KAREN MARSHALL NEWS
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+ November 2021
+ October 2021
+ June 2021
+ March 2021
+ September 2016
UNDOCTORED PORTRAITS an exhibition I curated.
New York University Langone Medical Center Art Gallery in NYC.
This exhibition is the work from a seminar I lead at the NYU School of Medicine in their Masters Scholars Program in Humanistic Medicine. An innovative visual storytelling project about survivorship, eight Medical Students partnered with 9 cancer survivors who volunteered to share their stories.
Selected PRESS ON THE EXHIBITION
+ October 13 - November 17, 2015
Harold F.Johnson Library Gallery
Amherst, Ma 01002
Selected PRESS ON EXHIBITION
+ September 2015
Interview with me on how to assess and edit your photographs in TUTS+. Article by Amy Touchette.
+ July 2015
Video Interview with me about Visual Story Telling. Filmed at the Maine Media Workshops.
+ April 2015
A Q&A about my 30-year project Between Girls: A Passage To Womanhood. NYMagazine The Cut
+ October - December 2014.
NOAD APP Exhibition. Stories In The Social Landscape the faculty show I curated for The International Center of Photography collaborated with NOAD a free mobile app that uses AugmentedReality technology to resurface New York subway advertisements with art,creating a new exhibition space. Viewerscan discover works of art throughout the city’s subway system. The more stations you visit, the more art you experience.
+ APRIL 2014.
A SELECTION OF PHOTOGRAPHS IN THE APRIL ISSUE OF LIFE FORCE MAGAZINE
A selection of my photographs from my Navajo Indian Project Caretakers Of The Earth: Navajo Resistance and Relocation can be seen in the April Issue of LifeForce Magazine.
+ December 14, 2013–March 16, 2014.
I curated the International Center of Photography Faculty Show, Stories In The Social Landscape on view at Rita K. Hillman Education Gallery at ICP. Jury Committee: Claartje van Dijk, Karen Marshall, Alison Morley, Donna Ruskin, and Pauline Vermare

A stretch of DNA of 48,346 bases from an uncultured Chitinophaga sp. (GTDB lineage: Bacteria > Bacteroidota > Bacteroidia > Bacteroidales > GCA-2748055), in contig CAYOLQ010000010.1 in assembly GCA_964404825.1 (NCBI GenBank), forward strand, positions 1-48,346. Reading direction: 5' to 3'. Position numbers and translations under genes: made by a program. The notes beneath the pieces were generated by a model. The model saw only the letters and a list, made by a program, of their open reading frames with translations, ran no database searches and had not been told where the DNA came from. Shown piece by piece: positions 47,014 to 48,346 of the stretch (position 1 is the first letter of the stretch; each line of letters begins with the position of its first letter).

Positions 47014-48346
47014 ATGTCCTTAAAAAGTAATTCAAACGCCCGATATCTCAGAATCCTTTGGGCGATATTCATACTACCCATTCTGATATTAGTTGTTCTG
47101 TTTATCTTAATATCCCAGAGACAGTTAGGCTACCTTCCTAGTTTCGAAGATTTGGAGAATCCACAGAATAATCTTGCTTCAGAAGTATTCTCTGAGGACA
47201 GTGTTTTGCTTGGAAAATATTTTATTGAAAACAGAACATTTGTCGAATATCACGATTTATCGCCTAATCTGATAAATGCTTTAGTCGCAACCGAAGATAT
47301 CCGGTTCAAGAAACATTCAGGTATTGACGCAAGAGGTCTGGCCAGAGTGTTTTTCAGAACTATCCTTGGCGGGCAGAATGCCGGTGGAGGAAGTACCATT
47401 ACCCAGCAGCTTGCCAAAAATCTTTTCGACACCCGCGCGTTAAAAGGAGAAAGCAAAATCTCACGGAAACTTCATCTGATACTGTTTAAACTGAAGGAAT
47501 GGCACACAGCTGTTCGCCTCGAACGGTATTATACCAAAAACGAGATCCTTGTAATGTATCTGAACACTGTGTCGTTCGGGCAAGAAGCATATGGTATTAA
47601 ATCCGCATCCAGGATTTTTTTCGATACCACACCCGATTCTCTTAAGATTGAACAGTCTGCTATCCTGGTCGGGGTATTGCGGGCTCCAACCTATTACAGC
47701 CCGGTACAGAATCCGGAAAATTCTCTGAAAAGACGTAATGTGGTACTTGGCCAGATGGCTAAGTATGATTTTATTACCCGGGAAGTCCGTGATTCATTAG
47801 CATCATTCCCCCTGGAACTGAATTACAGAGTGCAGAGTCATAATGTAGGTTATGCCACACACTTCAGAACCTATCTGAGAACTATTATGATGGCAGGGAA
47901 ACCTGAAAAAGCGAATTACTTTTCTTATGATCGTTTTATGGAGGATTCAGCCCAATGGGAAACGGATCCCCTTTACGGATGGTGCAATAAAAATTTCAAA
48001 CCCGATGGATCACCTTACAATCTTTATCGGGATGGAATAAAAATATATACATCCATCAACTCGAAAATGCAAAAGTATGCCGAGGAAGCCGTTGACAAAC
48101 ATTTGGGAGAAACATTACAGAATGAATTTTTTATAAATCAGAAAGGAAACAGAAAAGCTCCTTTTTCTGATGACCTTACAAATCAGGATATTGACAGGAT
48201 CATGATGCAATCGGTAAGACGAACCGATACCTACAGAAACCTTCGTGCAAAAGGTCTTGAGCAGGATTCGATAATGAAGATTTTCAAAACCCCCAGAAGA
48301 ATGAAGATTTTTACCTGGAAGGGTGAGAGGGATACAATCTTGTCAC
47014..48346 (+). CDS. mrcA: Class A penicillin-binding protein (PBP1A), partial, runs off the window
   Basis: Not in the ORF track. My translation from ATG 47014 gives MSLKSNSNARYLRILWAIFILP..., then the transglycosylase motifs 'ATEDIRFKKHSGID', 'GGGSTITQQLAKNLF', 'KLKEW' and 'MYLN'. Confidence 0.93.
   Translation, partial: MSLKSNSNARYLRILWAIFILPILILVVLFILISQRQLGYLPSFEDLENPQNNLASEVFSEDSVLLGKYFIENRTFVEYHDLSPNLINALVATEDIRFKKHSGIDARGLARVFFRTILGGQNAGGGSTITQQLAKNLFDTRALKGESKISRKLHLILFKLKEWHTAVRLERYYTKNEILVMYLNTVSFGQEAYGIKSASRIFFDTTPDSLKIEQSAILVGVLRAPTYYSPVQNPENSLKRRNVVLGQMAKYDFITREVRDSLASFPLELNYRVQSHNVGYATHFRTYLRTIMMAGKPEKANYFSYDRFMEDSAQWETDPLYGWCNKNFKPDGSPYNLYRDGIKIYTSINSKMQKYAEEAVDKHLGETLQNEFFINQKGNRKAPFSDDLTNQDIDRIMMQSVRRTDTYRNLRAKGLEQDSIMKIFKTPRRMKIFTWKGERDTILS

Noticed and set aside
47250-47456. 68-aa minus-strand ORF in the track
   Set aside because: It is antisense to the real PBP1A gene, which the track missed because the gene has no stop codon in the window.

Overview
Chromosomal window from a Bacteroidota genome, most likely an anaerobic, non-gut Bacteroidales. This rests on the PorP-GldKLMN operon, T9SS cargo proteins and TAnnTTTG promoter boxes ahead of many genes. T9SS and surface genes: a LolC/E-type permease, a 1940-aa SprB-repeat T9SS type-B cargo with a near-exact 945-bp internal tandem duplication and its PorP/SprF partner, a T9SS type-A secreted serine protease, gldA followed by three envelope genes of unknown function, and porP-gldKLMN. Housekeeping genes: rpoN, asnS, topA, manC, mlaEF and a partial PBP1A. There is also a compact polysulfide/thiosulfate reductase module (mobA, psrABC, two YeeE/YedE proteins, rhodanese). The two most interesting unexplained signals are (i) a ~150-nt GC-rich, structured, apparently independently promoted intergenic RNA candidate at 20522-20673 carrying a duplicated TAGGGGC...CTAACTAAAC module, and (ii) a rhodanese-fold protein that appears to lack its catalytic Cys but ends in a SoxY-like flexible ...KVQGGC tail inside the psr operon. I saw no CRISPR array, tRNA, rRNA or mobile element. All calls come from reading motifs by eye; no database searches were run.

+ Q&A With Karen Marshall About Curating At ICP Education Gallery.
+ Between Girls: A Passage to Womanhood, is part of the Sponsorship Program at The New York Foundation for The Arts. This program has provided non-profit status for Between Girls, since 1999 which has enabled me to fundraise during the various stages of this projects development.
I have begun a new fundraising cycle. The work finally complete, I am in the process of securing various exhibition venues. These days publishers and museums welcome, and often insist that the artist help provide additional finding in order to embrace projects like Between Girls: A Passage To Womanhood . Your tax deductible contributions are always welcome! You will find the project live on NYFA ’s Artspire website.
+ Between Girls A Passage To Womanhood is part of the Artbase For Feminist Art at The Elizabeth Sackler Center for Feminist Art At The Brooklyn Musum in New York City.
+ Fall 2011 – Spring 2012
The LiShui Museum of Photography. LiShui, China.
Work included in a group exhibition, ‘Pictures Are Words Not Known’ curated by fellow ICP faculty member, Sean Justice
+ June of 2012.
Between Girls: A Passage To Womanhood exhibited in the Art Museum at Thomas River University in Kamloops, Canada
+ October 2011
The Vargas Museum, Manila.
My project I Want This Enlarged is part of a large exhibition Nothing To Declare featuring the work of a group of international artists
+ OCTOBER,1ST, 2010
Curating Your ‘Class’ Photos with Photographer Karen Marshall podcast available at http://thetakeaway886.rssing.com/browser.php?indx=9730316&item=1
+ DOCUMENTARY AND METAPHOR: THE WORK OF KAREN MARSHALL
By Seth Thompson
Originally printed in the March/ April 2009 issue of Afterimage
Reflecting upon documentary photographer Karen Marshall’s work, one cannot help but think about Pieter Breughel’s 1565 painting The Harvesters, located in the European Paintings Galleries at the Metropolitan Museum of Art in New York City. Needless to say, the comparison between Bruegel’s and Marshall’s work is not about “masterworks” but rather intent and context. Among the paintings of religious figures and aristocrats, Breughel’s painting is a seemingly simple and straightforward one—depicting average people going about their daily lives in the late summer months. Some are tending to crops as others are eating and drinking under the shade of a large tree and in the far distance one can make out children playing in the field. This seemingly simple caricature-like painting reveals a class of people often overlooked in the art of its time and place, much like the work of Marshall, which for more than thirty years has predominately captured the everyday life of middle-class America frequently overlooked in contemporary art. While other photographers such as Tina Barney and Sally Mann have addressed teenage adolescence, which is a predominant focus of Marshall’s work in this article, it is her long-term raw anthropological-like style that sets her work apart. …